To demonstrate whether fans are effective means to cool body temperature.
Imagine the middle of summer where sweltering heat is causing you to burn up like you're sitting dead-center in a 400 degree oven. Your body temperature is rising and the sweat is beginning to drip from your brow. Without the aid of an air conditioning unit, your only refuge is that of a large fan placed several feet from your body. As the fan slowly rotates towards you, a comfortable gust of air is projected your way, refreshing and cooling your body, even if only for a moment. As each rotation passes, your body feels cooler and cooler. The fan is your savior on a brutally hot day as it keeps your skin cool and helps you to beat the heat.
The question is... does the fan REALLY cool your body? When that gust of wind is projected towards you, it's essentially projecting heated air. This experiment will explore whether fans are viable sources to cool our bodies on a hot summer day or whether their effectiveness is just a state of mind.
- Two identical pans (such as pie pans or baking pans of the same size)
- Two thermometers
- Clock or timer
- Measuring cylinder (even a turkey baster will do the trick)
- Large electric fan
- Pen or pencil
- Journal to record your results
Estimated Experiment Time
One or more days (could take several depending on your environment)
- 1. Place your fan on a flat, stable surface where it can remain undistributed for several days.
- 2. Place the first pan approximately 14 inches from the fan in direct proximity of the fan current.
- 3. Place the second pan in the same room, but outside the direct current of the fan (the fan should not blow air towards the second pan).
- 4. Use your measuring cylinder to add 1 ounce (30 milliliters) of warm water to each of the two pans.
- 5. Place a thermometer in each of the two pans. Wait a few moments and then record the starting temperatures in your journal. Keep the thermometers in the pans.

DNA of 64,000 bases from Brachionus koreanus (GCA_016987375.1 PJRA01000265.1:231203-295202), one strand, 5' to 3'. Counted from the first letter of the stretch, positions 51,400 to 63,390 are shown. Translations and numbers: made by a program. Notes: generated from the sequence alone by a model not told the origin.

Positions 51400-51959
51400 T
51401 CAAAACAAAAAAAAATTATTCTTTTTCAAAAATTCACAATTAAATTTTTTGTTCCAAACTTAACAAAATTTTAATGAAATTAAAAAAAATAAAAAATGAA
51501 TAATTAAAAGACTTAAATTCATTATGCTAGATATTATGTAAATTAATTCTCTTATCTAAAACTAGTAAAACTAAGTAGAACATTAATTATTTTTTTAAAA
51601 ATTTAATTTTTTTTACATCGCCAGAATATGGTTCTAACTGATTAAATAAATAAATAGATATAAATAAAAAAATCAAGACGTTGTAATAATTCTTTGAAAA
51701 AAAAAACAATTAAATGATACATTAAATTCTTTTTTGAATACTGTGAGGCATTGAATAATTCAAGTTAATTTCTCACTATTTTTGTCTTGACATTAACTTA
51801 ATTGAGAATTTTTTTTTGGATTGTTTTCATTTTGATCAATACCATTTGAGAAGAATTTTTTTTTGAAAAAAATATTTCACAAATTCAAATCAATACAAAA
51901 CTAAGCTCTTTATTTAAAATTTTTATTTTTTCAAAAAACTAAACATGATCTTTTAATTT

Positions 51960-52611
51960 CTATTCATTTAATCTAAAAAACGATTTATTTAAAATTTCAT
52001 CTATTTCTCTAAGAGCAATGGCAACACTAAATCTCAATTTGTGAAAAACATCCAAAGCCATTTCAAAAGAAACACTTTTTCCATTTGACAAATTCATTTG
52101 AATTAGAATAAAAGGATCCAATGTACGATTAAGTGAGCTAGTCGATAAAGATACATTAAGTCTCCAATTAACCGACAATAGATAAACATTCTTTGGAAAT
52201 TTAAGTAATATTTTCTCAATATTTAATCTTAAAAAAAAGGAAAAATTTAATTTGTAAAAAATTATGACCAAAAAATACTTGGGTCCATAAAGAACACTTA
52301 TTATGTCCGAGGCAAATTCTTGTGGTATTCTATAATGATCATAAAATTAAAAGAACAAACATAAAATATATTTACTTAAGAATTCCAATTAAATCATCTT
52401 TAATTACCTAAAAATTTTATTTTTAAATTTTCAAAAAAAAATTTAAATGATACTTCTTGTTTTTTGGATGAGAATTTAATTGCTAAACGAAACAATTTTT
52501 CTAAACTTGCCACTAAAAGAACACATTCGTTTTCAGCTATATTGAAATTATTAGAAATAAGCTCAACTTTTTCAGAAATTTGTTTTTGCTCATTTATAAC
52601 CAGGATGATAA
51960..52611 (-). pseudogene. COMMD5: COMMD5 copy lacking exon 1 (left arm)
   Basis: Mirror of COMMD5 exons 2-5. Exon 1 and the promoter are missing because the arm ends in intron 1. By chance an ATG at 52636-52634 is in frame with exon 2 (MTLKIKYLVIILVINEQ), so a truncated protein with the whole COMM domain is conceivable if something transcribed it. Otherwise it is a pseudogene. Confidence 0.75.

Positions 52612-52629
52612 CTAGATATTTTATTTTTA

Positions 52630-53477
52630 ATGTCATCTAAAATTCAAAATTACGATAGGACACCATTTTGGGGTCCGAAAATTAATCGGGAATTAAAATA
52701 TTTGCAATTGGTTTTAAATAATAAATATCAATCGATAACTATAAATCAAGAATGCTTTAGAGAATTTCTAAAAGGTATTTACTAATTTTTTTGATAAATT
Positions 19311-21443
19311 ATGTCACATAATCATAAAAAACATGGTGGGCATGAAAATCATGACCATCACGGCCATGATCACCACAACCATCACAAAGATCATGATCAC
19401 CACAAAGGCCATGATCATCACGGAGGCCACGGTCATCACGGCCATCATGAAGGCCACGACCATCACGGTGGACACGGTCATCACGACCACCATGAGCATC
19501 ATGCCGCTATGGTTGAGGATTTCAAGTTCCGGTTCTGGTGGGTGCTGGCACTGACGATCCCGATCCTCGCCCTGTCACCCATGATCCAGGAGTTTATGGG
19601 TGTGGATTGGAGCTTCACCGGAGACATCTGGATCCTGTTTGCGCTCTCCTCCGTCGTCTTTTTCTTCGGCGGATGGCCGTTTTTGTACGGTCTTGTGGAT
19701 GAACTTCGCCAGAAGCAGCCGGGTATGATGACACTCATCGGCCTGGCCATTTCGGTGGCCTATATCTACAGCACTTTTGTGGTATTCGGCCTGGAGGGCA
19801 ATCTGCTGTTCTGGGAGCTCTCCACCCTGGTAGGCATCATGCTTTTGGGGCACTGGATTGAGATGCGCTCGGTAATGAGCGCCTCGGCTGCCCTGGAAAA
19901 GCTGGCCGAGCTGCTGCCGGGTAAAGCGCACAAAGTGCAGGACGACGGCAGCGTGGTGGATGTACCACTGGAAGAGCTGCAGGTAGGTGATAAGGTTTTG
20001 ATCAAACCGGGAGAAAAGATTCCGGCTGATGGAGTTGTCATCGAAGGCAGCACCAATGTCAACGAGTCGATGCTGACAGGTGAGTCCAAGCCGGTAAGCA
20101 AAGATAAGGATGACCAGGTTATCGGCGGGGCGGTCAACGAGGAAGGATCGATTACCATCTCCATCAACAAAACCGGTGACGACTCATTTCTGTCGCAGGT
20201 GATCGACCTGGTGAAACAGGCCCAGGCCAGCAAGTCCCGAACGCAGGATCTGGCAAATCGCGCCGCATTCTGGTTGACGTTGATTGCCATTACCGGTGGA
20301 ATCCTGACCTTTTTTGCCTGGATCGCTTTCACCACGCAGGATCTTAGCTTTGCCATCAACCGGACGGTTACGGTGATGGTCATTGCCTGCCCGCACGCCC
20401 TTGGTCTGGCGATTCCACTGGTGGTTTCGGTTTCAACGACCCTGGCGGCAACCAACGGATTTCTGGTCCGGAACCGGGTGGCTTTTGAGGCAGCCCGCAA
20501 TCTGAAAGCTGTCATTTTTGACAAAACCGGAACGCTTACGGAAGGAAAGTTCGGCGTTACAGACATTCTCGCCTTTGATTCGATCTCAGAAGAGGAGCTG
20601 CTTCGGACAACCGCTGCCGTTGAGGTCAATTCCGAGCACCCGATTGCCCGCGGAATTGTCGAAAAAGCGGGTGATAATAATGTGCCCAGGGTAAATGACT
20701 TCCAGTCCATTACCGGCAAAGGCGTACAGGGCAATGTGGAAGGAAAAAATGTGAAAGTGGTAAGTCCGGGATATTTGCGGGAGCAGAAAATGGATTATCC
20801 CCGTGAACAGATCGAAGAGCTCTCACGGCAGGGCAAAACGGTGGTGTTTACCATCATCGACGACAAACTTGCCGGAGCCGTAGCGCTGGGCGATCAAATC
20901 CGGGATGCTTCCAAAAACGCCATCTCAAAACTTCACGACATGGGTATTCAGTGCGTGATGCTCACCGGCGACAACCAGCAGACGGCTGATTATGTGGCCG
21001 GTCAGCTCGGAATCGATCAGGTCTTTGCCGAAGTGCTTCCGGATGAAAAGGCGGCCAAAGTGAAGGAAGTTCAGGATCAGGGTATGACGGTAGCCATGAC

- 6. Turn the fan on and place on a medium speed setting. Leave the fan running undisturbed.
- 7. After 20 minutes have passed, check on your pans of water. Note any changes to the water levels in your journal, as well as temperatures.
- 8. Check on the pans every 20 minutes, noting the water levels and the water temperatures.
- 9. After a few hours the pan with the water in the direct path of the fan current should be evaporated. The pan left outside the path of the current will still contain water. The second pan may take 24 hours or more before the water fully evaporates. When the water does finally evaporate, record the results in your journal.
The environmental conditions of the room where the experiment takes place will have an effect on the overall time it takes for evaporation to occur. Make sure you conduct this experiment in a clean environment where the pans can remain undisturbed! Also make sure you check the water temperatures and levels on a consistent interval for the most accurate results.
What seems to take place after the first interval? How about the second? At what point did you notice a significant drop in the level of water? How long do you think the water would take to evaporate if you used a VERY large fan? How about if you cranked the speed up to high? What about on low?
The outer layer of skin excretes sweat and oil for the purpose of maintaining our body temperature. As temperatures rise, we sweat. Our body heat, however, is not reduced when we sweat. Instead the sweat evaporates on the skin resulting in a cooling effect. Fans project a stream of air that sweeps away the humid layer and replaces it with a dryer and cooler layer that is similar to, but more effective than, natural evaporation. The pan with the water directly in front of the fan evaporates at a rate much higher than that of the pan outside the fan current stream, proving that the fans remove moisture at an accelerated rate. Fans, much like our own sweat, do not reduce or temperature but they help us regulate it.
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